If the executor still refuses to provide copies of the will then legal advice may be required. Once the executors apply for probate the will becomes a public document so you will be able to obtain a copy without the executor’s agreement.

If the grant of probate has been issued then you should obtain a copy. This will give you information about when probate was granted and the value of the estate.

Typically, wills are challenged by close family members such as spouses, children or siblings but this is not always the case. Close friends have no automatic right to challenge a will. As well as family members and beneficiaries under the will, creditors and those who believe a promise was made to provide an inheritance by the deceased, can contest the will.

It’s also possible to challenge a will on behalf of someone else, such as when a parent challenges a will on behalf of a child of the deceased.

You should also be clear on the grounds on which you intend to contest probate.

How do you fight probate?

Contesting probate can be a long and drawn-out court process and a legal contest should only be considered as a last resort. The first step should be to seek advice from a probate solicitor. They will discuss your options and suggest a way forward. If there is a family consensus that the Will isn’t valid due to a lack of mental capacity, the solicitor will help you build a case to take to court.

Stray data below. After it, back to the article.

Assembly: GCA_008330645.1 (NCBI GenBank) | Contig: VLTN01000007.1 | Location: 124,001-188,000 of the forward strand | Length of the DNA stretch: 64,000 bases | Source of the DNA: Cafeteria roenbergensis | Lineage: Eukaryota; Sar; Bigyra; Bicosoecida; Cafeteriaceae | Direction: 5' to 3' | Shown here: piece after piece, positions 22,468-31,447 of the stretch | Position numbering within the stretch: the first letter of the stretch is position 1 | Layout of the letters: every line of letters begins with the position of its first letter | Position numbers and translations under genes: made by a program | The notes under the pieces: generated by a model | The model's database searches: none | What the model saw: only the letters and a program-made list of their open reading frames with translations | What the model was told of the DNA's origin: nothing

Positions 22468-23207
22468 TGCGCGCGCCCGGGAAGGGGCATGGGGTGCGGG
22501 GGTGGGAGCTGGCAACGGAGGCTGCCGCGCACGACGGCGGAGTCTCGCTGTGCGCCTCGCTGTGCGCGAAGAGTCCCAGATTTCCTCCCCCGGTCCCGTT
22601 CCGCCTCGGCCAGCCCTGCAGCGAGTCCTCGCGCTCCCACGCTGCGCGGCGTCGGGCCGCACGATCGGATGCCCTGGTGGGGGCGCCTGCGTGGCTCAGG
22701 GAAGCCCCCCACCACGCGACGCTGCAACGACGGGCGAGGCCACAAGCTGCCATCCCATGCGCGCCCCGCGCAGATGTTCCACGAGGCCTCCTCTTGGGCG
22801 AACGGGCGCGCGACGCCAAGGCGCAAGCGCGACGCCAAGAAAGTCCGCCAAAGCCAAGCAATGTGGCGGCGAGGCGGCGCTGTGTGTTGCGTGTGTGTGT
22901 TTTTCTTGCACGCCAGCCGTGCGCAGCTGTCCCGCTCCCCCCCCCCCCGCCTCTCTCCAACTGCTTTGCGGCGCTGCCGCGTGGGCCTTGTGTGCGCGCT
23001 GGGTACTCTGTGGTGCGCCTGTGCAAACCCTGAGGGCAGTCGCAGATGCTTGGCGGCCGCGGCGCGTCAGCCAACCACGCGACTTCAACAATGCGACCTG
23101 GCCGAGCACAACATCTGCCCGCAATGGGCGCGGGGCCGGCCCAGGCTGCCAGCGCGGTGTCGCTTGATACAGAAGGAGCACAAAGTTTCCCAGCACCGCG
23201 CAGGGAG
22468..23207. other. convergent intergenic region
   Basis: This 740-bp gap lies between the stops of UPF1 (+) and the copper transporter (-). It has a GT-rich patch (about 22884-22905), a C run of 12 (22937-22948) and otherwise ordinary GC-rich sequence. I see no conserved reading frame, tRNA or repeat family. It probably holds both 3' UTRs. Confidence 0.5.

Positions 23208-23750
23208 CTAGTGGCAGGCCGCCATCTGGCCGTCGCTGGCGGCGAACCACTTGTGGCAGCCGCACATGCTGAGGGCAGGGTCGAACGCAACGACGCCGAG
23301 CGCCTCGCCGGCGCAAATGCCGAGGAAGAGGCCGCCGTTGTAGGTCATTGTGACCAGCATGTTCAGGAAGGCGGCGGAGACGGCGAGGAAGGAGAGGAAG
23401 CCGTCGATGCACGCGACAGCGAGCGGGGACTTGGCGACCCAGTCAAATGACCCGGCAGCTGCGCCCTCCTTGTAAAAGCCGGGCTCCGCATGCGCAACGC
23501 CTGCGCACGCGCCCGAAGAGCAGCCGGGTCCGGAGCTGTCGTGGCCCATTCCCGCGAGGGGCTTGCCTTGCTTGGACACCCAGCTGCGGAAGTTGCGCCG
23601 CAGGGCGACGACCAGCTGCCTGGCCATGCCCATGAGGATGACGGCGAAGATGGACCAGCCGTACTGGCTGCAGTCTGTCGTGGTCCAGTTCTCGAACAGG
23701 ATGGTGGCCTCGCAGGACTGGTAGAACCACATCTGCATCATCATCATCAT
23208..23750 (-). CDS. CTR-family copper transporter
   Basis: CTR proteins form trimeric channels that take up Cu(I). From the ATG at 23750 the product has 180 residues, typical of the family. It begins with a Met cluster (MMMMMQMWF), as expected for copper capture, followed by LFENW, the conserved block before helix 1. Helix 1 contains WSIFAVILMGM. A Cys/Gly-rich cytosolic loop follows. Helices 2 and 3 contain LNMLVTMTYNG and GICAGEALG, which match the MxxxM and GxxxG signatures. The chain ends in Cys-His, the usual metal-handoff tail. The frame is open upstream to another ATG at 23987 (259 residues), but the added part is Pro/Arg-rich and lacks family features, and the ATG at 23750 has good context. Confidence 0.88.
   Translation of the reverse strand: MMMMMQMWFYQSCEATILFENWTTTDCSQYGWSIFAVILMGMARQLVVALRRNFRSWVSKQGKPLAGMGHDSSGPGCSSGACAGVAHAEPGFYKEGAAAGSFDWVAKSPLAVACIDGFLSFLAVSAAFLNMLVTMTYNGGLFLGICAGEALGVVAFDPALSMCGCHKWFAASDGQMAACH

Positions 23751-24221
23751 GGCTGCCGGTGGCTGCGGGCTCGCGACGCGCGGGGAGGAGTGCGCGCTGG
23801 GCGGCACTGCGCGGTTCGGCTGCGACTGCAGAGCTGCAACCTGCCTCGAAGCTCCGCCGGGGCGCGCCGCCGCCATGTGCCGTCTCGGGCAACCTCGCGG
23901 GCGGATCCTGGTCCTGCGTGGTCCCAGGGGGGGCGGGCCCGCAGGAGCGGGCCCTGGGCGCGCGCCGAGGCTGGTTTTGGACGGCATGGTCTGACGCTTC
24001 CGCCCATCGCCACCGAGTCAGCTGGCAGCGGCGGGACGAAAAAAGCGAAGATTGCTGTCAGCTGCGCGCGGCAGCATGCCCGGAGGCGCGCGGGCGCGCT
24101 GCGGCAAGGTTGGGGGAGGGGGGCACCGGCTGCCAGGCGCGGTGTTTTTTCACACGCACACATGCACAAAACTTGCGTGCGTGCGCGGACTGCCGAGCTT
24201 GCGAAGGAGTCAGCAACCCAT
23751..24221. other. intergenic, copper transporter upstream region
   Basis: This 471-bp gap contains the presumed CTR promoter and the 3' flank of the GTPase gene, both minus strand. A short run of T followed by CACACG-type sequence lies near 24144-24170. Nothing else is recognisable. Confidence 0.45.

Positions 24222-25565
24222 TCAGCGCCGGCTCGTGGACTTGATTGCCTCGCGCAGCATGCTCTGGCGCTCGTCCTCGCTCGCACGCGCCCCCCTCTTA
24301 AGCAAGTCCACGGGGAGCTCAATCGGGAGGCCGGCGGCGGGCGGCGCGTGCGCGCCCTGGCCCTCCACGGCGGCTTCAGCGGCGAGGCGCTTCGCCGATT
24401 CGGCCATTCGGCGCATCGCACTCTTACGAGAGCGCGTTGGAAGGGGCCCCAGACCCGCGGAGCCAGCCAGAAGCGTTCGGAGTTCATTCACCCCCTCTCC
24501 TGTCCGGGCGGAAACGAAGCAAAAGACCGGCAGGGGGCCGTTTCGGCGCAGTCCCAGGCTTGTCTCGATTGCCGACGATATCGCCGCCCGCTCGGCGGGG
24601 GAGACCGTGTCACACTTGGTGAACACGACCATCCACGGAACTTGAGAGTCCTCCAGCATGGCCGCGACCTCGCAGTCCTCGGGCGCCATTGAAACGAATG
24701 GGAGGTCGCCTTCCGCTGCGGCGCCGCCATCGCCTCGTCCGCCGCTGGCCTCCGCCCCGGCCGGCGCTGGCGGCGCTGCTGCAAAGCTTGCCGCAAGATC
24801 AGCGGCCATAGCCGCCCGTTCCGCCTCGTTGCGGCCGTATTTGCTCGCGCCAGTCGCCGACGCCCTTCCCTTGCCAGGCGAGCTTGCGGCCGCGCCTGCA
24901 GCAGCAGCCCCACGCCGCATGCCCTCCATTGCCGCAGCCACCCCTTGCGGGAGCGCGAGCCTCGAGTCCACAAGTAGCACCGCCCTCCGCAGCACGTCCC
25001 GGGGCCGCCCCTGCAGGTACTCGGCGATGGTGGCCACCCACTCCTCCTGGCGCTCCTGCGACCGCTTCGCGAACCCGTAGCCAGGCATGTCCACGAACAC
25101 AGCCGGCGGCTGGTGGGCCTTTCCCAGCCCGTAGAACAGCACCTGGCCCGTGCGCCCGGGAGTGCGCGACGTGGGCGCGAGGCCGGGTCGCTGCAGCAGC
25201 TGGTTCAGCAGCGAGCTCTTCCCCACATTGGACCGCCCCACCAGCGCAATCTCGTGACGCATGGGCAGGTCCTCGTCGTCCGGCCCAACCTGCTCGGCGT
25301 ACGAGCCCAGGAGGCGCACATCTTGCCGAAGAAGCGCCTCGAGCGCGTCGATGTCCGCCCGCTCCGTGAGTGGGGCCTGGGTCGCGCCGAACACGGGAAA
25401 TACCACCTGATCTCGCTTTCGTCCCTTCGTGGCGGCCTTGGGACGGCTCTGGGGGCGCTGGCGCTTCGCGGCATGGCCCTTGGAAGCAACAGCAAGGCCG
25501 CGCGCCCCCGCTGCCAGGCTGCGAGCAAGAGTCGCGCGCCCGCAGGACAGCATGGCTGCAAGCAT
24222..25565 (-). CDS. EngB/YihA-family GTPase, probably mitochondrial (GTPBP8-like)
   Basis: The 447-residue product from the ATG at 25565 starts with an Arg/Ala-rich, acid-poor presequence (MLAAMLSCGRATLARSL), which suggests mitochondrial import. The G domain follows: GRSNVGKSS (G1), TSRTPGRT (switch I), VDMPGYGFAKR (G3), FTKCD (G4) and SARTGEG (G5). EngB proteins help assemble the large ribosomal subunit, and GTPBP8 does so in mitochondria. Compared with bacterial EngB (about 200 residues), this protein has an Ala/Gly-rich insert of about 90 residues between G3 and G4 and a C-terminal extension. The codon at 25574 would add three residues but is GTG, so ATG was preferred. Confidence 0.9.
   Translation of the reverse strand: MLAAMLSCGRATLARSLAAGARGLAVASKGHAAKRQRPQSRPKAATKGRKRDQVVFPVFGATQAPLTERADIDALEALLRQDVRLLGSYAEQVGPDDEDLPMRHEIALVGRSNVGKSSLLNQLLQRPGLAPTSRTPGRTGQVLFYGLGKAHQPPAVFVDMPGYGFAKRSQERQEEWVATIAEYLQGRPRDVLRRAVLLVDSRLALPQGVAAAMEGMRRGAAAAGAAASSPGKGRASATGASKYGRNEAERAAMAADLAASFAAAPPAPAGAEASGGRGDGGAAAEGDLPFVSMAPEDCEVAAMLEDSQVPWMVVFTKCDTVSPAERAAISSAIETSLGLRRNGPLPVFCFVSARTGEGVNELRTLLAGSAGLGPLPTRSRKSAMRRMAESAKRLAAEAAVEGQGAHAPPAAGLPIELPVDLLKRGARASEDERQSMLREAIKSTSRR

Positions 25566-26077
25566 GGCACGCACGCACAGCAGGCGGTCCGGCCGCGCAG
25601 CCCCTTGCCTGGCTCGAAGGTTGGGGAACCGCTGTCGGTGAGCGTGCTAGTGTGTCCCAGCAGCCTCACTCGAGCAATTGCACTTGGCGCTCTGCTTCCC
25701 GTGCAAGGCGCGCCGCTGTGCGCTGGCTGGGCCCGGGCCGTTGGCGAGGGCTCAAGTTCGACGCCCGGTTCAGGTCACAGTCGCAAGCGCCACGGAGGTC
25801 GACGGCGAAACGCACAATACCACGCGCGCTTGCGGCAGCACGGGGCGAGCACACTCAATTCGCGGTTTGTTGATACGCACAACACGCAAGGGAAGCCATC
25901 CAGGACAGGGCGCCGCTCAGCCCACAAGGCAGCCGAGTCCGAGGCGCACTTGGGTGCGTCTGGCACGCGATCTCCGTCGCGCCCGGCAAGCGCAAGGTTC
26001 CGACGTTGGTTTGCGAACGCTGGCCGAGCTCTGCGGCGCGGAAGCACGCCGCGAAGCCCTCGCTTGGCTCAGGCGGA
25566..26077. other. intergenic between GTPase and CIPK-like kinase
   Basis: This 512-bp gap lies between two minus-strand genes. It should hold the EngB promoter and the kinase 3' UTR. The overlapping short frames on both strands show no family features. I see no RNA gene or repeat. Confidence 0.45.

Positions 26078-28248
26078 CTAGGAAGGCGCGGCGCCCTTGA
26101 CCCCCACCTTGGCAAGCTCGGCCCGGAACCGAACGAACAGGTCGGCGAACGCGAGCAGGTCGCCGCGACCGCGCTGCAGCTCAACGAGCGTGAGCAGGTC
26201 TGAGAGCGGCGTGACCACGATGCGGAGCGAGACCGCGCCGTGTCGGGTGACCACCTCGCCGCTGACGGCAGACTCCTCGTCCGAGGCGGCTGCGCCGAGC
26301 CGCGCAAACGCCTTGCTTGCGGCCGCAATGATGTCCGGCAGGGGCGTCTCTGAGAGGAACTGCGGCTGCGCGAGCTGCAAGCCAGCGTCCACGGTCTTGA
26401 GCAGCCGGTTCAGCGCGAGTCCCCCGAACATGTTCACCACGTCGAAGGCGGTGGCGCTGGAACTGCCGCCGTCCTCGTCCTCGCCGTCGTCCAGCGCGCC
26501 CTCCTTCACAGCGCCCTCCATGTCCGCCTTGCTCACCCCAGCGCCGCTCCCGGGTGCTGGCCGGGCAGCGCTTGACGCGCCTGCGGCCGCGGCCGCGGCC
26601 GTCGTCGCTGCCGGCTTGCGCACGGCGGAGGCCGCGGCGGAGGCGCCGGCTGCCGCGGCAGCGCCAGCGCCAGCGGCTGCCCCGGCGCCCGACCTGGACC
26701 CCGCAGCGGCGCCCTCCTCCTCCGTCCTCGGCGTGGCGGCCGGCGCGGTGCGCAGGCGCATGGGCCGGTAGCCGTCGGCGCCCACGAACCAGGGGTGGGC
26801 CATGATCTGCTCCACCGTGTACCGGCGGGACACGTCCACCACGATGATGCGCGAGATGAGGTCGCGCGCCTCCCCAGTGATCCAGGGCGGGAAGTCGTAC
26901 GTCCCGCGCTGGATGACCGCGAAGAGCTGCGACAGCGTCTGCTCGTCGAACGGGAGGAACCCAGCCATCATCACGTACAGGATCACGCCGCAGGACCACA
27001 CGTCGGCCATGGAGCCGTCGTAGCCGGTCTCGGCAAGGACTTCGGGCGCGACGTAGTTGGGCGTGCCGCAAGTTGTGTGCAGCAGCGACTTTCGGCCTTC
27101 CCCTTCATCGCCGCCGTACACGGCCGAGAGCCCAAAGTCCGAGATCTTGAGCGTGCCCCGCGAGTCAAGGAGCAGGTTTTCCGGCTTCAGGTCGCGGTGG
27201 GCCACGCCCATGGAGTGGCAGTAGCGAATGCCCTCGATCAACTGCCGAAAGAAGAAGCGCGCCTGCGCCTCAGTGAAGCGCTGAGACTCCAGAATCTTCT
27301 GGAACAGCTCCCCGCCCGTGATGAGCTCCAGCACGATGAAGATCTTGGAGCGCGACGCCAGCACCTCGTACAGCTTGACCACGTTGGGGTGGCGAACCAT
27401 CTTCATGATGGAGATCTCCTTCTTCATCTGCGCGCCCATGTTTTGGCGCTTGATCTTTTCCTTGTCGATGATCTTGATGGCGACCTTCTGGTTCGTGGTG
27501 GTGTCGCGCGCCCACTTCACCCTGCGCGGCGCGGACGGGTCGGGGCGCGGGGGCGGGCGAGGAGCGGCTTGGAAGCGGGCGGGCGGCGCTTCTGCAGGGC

If the Will is being contested as a result of a disagreement between beneficiaries, then mediation may be suggested. All parties are brought together with an experienced legal mediator to try and find a solution. If negotiations break down and an agreement can’t be reached, then you will need to work with your solicitor on building evidence for a court case.

What happens when probate is contested?

Contentious Probate cases will be heard in civil court with no jury present. The judge will hear the evidence and then make their ruling.

What grounds can you contest probate on?

There are a number of grounds by which probate can be contested. These include:

  • Lack of testamentary capacity – this is the mental capacity necessary to make a valid will.